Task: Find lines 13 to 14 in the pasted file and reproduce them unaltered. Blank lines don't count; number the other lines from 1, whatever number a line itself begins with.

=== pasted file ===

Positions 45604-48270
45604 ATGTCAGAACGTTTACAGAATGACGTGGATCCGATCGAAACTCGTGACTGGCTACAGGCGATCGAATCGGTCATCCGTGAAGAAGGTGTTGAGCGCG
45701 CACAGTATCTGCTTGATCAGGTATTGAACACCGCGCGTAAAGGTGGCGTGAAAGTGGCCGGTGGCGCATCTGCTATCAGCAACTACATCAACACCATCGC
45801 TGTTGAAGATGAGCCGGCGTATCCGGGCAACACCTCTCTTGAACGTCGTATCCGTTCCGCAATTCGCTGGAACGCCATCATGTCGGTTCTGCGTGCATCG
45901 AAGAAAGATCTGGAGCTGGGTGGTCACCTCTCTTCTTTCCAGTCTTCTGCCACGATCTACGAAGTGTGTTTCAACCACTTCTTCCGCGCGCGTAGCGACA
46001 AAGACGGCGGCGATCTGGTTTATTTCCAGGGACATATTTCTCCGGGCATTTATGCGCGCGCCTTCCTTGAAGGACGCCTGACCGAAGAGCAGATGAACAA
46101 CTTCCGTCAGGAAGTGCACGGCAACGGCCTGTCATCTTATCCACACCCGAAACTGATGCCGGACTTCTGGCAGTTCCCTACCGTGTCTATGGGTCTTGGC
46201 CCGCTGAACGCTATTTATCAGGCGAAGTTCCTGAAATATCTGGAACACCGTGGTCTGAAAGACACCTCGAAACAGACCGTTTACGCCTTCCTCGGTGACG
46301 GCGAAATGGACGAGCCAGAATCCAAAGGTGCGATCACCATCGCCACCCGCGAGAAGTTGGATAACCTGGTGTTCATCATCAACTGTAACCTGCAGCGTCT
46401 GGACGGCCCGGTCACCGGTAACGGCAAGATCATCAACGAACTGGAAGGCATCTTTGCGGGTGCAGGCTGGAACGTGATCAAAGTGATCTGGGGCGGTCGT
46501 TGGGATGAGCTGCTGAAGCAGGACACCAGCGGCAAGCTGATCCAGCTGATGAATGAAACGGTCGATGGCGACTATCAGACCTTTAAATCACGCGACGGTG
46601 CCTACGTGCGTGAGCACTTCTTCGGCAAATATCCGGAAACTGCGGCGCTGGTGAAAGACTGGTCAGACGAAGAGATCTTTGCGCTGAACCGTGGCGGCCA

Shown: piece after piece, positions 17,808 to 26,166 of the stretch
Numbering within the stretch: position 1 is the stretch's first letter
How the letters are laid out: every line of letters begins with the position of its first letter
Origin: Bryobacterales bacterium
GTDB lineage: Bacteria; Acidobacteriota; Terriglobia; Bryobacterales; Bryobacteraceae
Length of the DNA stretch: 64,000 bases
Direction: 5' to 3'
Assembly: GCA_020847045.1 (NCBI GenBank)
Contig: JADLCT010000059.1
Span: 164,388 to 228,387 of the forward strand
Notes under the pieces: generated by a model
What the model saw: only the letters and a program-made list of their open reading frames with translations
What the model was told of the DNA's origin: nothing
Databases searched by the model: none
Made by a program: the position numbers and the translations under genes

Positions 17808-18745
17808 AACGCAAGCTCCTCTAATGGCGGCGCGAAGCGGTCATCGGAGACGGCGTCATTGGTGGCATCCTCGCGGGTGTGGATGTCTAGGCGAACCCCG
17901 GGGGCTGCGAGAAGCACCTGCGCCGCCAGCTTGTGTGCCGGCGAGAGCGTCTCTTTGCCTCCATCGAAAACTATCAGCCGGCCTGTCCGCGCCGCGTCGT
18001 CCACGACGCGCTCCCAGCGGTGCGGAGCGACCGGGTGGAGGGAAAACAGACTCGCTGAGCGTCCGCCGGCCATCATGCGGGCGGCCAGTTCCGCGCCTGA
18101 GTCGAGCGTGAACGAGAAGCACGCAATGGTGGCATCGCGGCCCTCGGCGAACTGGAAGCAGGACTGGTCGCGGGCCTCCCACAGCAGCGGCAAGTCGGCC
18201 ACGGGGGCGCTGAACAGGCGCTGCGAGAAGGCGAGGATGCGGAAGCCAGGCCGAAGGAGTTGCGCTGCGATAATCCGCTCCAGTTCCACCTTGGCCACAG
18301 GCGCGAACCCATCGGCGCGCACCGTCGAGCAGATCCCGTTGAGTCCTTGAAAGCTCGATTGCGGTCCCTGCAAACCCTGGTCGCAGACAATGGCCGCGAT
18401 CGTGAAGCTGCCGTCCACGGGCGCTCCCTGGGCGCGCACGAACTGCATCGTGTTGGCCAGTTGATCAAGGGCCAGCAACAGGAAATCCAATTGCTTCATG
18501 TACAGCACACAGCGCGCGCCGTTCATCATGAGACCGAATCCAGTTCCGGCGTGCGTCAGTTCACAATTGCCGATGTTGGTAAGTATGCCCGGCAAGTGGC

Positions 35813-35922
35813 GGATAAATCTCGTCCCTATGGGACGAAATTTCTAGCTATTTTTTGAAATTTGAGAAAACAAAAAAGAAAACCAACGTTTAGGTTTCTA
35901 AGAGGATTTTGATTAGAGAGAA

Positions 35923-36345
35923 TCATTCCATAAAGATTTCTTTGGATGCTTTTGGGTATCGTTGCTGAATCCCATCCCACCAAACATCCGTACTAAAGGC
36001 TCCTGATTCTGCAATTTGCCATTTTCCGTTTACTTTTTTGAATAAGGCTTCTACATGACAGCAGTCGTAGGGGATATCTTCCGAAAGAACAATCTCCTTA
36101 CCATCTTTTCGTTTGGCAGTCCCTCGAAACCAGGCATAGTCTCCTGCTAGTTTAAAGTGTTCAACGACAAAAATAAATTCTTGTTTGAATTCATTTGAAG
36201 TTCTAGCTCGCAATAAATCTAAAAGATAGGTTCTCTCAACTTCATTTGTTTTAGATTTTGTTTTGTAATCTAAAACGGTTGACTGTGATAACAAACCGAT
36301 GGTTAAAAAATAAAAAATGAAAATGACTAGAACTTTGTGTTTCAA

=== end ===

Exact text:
Shown: piece after piece, positions 17,808 to 26,166 of the stretch
Numbering within the stretch: position 1 is the stretch's first letter